Though they haven't achieved the "Goldilocks mouse" yet, the strain of mice developing modest degeneration after a year is particularly interesting. Tests showed that they were quite anxious, but tended to be calmed down by minuscule doses of nicotine. For reasons not entirely understood, humans who smoke are less likely to develop Parkinson's disease later in life, pointing to the likelihood that a mouse with hypersensitive nicotine receptors will be a good model for studying the disease.

In fact, the Lester team originally set out to build the strain of mice in order to study nicotine addiction and certain psychiatric diseases that might involve acetylcholine, a natural brain neurotransmitter that is mimicked by nicotine. The work in the past has been funded by the California Tobacco-Related Disease Research Program, the National Institute of Mental Health, and the National Institute of Neurological Disorders and Stroke (NINDS).

Once they had some altered mice, Schwarz (a neurologist who works with many Parkinson's patients) realized that the dopamine-containing nerve cells were dying fastest. The death of these cells is also a cause of Parkinson's disease. Because present mouse models for Parkinson's research are unsatisfactory, the researchers applied for and soon received funding from the National Parkinson Foundation, Inc. (NPF). Not only did the researchers receive the funding from the NPF, but they also were named recipients of the Richard E. Heikkila Research Scholar Award, which is presented for new directions in Parkinson's research.

"The Heikkila award is gratifying recognition for our new attempts to develop research at the intersection of clinical neuroscience and molecular neuroscience here at Caltech," says Lester.

Dr. Yuan Liu, program director at NINDS, says the Lester team's research is important not only because it is the first genetic manipulation of an ion channel that might lead to a mammalian model for Parkinson's disease, but also because the research is a pioneering effort in an emerging field called "channelopathy."

"Channelopathy addresses defects in ion channel function that causes diseases," Liu says. "Dr. Lester is one of the pioneers working in this field.

"We're excited about this development," she says, "because Parkinson's is a disease that affects such a large number of people—500,000 in the US. The research on Parkinson's is one of the research highlights that the NINDS is addressing."

The first results of the Lester team's research are reported in the current issue of the journal Proceedings of the National Academy of Sciences (PNAS).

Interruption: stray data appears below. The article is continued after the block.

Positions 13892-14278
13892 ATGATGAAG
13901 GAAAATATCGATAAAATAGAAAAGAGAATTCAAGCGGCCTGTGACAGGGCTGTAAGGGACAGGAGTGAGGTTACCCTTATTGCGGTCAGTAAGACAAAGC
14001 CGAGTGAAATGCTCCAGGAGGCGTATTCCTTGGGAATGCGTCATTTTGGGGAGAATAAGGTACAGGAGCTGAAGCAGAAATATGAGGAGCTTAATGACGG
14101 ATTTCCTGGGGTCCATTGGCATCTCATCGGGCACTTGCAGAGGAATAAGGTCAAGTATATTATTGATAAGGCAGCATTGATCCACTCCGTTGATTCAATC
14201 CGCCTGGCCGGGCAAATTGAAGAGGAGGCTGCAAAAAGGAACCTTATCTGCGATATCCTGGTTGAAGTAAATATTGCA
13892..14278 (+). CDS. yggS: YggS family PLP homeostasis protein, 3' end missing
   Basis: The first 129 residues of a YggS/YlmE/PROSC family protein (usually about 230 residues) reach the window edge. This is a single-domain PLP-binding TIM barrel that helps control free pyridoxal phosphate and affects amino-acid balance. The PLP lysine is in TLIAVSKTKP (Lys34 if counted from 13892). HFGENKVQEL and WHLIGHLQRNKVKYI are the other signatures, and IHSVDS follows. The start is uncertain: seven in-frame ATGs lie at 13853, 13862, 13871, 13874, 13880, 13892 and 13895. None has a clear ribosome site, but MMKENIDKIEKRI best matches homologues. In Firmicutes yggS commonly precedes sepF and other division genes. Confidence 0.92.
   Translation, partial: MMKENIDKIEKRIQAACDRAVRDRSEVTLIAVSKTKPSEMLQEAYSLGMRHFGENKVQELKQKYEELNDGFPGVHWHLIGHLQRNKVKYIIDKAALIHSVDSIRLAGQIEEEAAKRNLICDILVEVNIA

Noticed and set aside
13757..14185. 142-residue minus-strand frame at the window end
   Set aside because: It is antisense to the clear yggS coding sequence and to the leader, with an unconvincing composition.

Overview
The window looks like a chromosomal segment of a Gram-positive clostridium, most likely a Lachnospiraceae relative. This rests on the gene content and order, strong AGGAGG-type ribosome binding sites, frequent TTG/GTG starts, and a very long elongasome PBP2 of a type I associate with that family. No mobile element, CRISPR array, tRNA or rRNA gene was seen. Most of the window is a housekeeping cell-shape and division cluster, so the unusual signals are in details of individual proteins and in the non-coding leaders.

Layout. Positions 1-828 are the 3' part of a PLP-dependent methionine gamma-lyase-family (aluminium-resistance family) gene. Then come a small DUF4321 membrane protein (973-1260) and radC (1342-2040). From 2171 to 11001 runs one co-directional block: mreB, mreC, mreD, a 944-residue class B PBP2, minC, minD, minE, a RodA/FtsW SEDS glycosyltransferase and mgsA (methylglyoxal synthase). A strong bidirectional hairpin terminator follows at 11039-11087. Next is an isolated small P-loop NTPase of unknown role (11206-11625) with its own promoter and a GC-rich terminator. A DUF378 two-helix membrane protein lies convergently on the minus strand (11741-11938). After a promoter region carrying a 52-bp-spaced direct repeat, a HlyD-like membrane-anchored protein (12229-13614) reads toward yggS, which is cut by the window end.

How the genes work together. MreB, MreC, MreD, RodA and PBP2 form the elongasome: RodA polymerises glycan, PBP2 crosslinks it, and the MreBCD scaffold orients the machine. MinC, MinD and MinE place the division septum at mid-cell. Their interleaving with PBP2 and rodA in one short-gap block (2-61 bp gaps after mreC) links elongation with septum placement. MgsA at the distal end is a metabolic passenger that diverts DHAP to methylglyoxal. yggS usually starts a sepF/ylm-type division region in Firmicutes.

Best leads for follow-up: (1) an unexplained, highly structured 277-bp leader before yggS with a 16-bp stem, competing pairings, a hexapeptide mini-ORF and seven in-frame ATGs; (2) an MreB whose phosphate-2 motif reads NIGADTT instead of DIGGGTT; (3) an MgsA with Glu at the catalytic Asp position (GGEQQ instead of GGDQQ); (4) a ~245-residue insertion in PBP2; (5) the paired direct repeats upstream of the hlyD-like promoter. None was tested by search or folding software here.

In addition to Labarca, a member of the professional staff in the Caltech Department of Biology, and Schwarz, a visiting associate, the collaborators include groups led by professors James Boulter of UCLA and Jeanne Wehner of the University of Colorado.

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Odor recognition is a patterned, time-dependent process, research shows

PASADENA, Calif.-When Hamlet told the courtiers they would eventually "nose out" the hidden corpse of Polonius, he was perhaps a better neurobiologist than he realized. According to research by neuroscientists at the California Institute of Technology, the brain creates and uses subtle temporal codes to identify odors.

This research shows that the signals carried by certain neuron populations change over the duration of a sniff such that one first gets a general notion of the type of odor. Then, the wiring between these neurons performs work that leads to a more subtle discrimination, and thus, a precise recognition of the smell.

In the February 2 issue of the journal Science, Caltech biology and computation and neural systems professor Gilles Laurent and his colleague, postdoctoral scholar Rainer W. Friedrich, now at the Max Planck Institute in Heidelberg, Germany, report that the neurons of the olfactory bulb respond to an odor through a complicated process that evolves over a brief period of time. These neurons, called mitral cells because they resemble miters, thepointed hats worn by bishops, are found by the thousands in the olfactory bulb of humans.

"We're interested in how ensembles of neurons encode sensory information," explains Laurent, lead author of the study. "So we're less interested in where the relevant neurons lie, as revealed by brain mapping studies, than in the patterns of firing these neurons produce and in figuring out from these patterns how recognition, or decoding, works."